The fourth industrial revolution is in full swing. Its vision – well-known as "Industry 4.0" or "Smart Industry" – to decentralize production processes into autonomous but interconnected units along global value chains is about to become reality. The overall promise to raise customer satisfaction through individualized products, while at the same time increasing productivity and sustainability will change production and consumption radically. The social and economic implications of Smart Industry go far beyond ‘simple’ technical links which offers opportunities but raises also concerns:
Will we be having a production without humans and how will our society handle the risk of increasing job losses?
Will these new technologies change organizations and how can we create new, appropriate business models?
Will we exploit our natural resources when further increasing production and how can we systematically increase sustainability?
Tackling such questions about the implications of Smart Industry requires a deeper understanding of business and societal interrelations and joint multidisciplinary initiatives. Smart Industry is not only a technological but much more a societal challenge which requires high-tech with a human touch in a responsible and sustainable way.
As part of a university that carries the motto ‘High Tech, Human Touch’, the Faculty of Behavioural, Management and Social sciences (BMS) of the University of Twente is uniquely positioned to engage in research on the origins, developments and consequences of this transformation of the economy and society. The Faculty consists of various departments that focus on business processes, human resources, information systems, communication sciences, policy studies, sociology, economics and the philosophy of science. Through the combination of these sub-disciplines and its connection to the engineering-oriented faculties of the University of Twente, the faculty of BMS can proactively anticipate and explore different possible scenarios (revolving around critical societal challenges), explain and predict (and teach about) the consequences of smart industry for systems of production, management, and governance.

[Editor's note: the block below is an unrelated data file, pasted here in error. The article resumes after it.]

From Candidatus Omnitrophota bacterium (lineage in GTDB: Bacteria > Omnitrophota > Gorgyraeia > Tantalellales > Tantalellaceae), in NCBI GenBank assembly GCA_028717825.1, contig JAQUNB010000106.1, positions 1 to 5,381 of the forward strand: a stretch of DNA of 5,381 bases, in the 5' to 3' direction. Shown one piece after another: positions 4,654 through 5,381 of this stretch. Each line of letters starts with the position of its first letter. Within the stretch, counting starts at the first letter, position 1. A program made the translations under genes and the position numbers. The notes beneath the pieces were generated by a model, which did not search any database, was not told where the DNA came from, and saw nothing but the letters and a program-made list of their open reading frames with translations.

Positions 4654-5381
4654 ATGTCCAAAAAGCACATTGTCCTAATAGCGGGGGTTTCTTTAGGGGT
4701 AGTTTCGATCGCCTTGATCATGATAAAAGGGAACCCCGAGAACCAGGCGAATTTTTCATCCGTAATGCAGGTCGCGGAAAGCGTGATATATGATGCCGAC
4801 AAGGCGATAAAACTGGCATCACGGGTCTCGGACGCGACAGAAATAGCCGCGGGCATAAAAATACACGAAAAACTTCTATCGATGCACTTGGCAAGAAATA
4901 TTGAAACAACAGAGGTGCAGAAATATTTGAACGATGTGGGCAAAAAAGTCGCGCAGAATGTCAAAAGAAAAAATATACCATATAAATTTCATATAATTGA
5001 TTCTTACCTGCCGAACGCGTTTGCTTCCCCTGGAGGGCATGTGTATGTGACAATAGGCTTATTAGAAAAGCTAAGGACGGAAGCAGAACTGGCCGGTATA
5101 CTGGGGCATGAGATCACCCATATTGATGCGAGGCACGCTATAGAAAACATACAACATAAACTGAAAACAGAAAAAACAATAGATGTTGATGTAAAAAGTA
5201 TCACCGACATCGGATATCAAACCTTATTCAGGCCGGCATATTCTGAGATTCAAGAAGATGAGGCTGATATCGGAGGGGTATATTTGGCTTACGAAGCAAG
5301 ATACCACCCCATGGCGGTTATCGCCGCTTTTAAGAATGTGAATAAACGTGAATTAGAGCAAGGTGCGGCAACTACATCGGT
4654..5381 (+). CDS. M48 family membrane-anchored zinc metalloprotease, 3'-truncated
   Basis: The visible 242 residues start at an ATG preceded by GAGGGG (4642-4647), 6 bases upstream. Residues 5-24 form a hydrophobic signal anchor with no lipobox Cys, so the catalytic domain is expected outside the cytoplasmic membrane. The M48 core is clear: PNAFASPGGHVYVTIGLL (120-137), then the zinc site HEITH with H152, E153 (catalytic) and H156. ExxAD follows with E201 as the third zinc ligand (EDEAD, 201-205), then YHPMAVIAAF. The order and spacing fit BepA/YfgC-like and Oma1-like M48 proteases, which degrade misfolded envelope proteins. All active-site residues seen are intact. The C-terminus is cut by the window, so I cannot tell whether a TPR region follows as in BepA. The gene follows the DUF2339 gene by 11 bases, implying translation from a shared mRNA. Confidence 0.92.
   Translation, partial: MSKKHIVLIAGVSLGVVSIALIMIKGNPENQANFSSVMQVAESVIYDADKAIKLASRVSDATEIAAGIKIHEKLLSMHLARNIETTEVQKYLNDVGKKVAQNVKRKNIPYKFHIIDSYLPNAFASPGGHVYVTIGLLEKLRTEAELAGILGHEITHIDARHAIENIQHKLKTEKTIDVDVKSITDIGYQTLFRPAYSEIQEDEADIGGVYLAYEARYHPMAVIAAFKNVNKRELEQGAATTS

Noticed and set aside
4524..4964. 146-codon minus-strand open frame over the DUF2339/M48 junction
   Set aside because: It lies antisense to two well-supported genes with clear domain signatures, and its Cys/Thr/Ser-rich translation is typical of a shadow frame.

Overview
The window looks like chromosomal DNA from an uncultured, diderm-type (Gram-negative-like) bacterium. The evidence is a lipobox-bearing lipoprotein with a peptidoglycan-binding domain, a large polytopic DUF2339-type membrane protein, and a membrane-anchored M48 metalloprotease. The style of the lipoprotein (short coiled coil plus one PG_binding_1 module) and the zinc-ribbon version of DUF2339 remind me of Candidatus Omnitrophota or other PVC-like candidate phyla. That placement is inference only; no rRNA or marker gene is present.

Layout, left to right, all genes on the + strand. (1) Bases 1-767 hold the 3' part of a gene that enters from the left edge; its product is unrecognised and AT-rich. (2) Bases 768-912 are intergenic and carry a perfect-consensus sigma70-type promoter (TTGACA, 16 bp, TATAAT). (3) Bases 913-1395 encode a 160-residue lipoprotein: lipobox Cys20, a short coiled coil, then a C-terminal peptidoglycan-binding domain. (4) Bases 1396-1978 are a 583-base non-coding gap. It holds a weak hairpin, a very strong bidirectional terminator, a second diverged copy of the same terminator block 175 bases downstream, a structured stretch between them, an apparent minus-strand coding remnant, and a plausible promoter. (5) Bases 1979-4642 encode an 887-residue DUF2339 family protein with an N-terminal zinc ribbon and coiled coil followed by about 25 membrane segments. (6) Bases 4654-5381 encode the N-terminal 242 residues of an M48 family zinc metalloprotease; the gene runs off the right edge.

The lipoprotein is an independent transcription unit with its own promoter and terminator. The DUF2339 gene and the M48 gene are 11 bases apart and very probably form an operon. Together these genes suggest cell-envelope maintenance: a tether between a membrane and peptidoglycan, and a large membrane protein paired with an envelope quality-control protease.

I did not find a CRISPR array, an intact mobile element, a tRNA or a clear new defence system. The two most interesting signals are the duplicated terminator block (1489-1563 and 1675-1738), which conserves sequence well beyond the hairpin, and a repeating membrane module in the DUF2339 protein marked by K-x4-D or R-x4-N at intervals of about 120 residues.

The BMS Smart Industry Working Group has developed a research roadmap focused on the implications of Smart Industry to business, society and people. The full roadmap containing the systematic bibliographic research is available here. Below you can find a short summary of the roadmap.
The fourth industrial revolution, also known as Smart Industry (the Netherlands), Industry 4.0 (Germany) and Advanced Manufacturing (United States), is in full swing. The vision of decentralized business processes consisting of autonomous yet interconnected units along global value chains is about to become reality. The use of cyber-physical production systems holds the potential of raising customer satisfaction through individualized products, while increasing productivity and resource efficiency. Currently, industry and research are working closely in field labs and smart factories to develop these cyber-physical production systems through digital applications, smart machinery, sensor technology, intelligent robots, and manufacturing concepts for globally interconnected value chains.
Along with the new digital technologies and the bright vision regarding their potential business and sustainability benefits outlined above, many concerns and worries also arise about their implications for individuals and society as a whole. Will we be having a production without humans and how will our society handle the risk of increasing job losses? Are large IT companies controlling our data? Will we deplete our natural resources even more as result of an increased and more efficient production? Will companies ever mange implement circular business models in a structural way? How do we avoid increasing the technology gap between the global north and the global south? These questions reveal that the 4th industrial revolution is not only a technological but also a societal challenge that requires a responsible “human touch” approach for understanding and controlling the driving forces behind the “high-tech”. Furthermore, since most I4.0 technologies are still in the phase of innovation triggers or have just reached the peak of inflated expectations, their societal and environmental benefits need not just to be declared but also to be proven in the years to come.